Call the Beat Helpline to discuss your concerns for specialised support and information.

  • The helpline is open from 9am – midnight during the week, and 4pm – midnight on weekends and bank holidays. It's free to call from a landline or mobile.
  • If you're in England, contact the Helpline on 0808 801 0677 or email
  • If you're in Scotland, contact the Helpline on 0808 801 0432 or email
  • If you're in Wales, contact the Helpline on 0808 801 0433 or email
  • If you're in Northern Ireland, contact the Helpline on 0808 801 0434 or email
  • You can also get in contact via Twitter, Facebook, or Instagram.

The best next step is to book a GP appointment. Recovery is possible at any time, but it’s important to try and seek help as early as you can, as this can help in recovery. The earlier you can get treatment, the better your chances of recovery. We have put together an information leaflet for people to take with them when they go for an initial appointment, with sections for people with eating disorders or concerned they have one, those supporting them, and the GP. The leaflet aims to get you a referral to a specialist who can assess your personal needs and develop a plan for your treatment.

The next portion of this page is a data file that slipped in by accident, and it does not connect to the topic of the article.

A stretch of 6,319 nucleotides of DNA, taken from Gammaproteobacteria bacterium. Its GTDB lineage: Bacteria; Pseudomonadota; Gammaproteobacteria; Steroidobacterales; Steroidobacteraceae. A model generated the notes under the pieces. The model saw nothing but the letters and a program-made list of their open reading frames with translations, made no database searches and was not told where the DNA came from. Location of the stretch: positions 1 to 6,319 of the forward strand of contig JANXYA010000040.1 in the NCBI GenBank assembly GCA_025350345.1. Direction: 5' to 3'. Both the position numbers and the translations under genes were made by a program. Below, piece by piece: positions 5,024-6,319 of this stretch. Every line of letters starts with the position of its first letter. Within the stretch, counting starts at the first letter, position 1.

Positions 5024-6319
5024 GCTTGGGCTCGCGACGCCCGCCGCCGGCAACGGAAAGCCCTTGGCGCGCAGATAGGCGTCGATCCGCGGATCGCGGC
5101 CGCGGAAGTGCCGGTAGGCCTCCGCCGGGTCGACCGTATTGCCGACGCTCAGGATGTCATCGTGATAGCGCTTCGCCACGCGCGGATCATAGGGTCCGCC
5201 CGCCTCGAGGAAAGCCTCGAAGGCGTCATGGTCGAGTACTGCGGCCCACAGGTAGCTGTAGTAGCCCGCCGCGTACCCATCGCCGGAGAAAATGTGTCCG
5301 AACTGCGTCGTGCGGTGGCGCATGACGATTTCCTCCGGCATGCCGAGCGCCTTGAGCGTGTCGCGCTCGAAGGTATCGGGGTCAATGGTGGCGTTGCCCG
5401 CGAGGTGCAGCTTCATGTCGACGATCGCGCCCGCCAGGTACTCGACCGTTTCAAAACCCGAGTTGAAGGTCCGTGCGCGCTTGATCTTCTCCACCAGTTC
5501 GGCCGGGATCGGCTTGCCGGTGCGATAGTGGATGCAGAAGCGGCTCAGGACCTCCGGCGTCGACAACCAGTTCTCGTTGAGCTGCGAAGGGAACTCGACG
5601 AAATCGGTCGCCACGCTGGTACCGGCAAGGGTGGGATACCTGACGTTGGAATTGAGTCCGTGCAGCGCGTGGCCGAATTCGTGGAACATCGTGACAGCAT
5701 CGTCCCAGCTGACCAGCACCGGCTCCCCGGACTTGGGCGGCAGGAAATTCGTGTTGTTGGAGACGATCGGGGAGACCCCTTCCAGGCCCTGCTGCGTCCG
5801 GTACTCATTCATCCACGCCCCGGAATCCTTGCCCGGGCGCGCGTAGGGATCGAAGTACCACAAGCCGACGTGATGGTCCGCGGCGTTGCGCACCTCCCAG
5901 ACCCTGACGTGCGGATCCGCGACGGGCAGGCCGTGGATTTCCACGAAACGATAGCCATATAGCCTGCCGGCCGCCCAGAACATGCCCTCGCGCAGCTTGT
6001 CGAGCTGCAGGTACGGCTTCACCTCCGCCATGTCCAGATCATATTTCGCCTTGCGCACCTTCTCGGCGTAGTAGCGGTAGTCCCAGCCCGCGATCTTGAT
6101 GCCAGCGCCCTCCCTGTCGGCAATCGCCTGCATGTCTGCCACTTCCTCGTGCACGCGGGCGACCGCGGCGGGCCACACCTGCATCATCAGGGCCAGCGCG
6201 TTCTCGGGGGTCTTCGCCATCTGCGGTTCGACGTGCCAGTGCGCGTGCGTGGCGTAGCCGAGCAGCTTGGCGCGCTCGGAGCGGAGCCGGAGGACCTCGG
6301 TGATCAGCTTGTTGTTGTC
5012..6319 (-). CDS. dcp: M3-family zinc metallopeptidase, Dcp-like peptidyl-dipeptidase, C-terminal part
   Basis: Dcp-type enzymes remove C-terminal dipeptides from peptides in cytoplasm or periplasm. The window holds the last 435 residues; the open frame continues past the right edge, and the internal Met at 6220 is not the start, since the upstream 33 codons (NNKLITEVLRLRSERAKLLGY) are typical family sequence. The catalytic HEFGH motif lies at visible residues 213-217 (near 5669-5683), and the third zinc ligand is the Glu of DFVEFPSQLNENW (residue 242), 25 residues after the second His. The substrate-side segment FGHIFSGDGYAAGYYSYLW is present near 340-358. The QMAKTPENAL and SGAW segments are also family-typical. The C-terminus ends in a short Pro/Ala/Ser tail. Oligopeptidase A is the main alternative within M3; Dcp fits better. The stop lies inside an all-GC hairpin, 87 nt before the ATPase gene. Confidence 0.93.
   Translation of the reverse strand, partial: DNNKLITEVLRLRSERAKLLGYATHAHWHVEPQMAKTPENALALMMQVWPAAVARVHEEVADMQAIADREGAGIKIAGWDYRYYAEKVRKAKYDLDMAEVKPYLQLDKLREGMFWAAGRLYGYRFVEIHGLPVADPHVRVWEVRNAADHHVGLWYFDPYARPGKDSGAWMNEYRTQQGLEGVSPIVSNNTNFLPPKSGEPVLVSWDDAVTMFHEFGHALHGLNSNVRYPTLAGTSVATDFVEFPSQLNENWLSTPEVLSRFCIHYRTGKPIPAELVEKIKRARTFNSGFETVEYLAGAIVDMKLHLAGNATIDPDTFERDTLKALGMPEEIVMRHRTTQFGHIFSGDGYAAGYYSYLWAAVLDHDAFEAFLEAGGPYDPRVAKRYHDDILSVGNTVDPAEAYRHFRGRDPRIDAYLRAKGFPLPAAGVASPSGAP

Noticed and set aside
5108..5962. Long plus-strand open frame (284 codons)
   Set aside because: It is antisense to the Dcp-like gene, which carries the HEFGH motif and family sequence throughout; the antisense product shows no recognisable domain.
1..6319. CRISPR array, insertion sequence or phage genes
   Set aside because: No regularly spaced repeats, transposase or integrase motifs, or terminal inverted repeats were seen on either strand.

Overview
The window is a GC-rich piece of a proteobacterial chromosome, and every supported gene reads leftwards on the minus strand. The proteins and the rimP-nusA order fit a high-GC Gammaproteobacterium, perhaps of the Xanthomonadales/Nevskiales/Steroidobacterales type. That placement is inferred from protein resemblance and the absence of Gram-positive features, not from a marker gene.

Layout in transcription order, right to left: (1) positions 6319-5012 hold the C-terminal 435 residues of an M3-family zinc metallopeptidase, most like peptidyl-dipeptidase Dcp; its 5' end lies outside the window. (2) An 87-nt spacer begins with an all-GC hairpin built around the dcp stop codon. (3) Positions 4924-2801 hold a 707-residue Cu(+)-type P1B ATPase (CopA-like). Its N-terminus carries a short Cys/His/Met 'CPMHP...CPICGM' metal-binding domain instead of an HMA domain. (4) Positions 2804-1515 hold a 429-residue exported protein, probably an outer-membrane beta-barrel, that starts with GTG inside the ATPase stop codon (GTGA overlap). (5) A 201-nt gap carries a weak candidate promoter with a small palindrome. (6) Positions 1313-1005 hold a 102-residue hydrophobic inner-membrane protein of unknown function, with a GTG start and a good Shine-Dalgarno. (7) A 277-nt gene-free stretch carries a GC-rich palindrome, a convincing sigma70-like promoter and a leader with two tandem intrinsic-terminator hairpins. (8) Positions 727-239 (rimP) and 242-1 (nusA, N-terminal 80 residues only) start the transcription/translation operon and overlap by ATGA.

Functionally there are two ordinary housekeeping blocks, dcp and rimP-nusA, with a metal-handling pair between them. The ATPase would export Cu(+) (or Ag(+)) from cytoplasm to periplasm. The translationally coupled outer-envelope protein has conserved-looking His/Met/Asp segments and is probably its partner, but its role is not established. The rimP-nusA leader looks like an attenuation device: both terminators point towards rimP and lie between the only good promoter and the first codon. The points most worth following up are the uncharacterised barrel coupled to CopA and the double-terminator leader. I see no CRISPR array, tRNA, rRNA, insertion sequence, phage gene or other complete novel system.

Are there any self-help mechanisms?

Blast eating disorder

One of the self-help mechanisms recommended by Beat are BLAST Distraction Techniques. These are potentially helpful ways of distracting yourself from the urge to use eating disorder behaviours or from other difficult thoughts and feelings. The suggested distractions are for when you're Bored, Lonely, Angry, Stressed or Tired (BLAST) with the aim to help provide distraction and ease any difficult emotions that you might be feeling positively, rather than using unhealthy behaviours.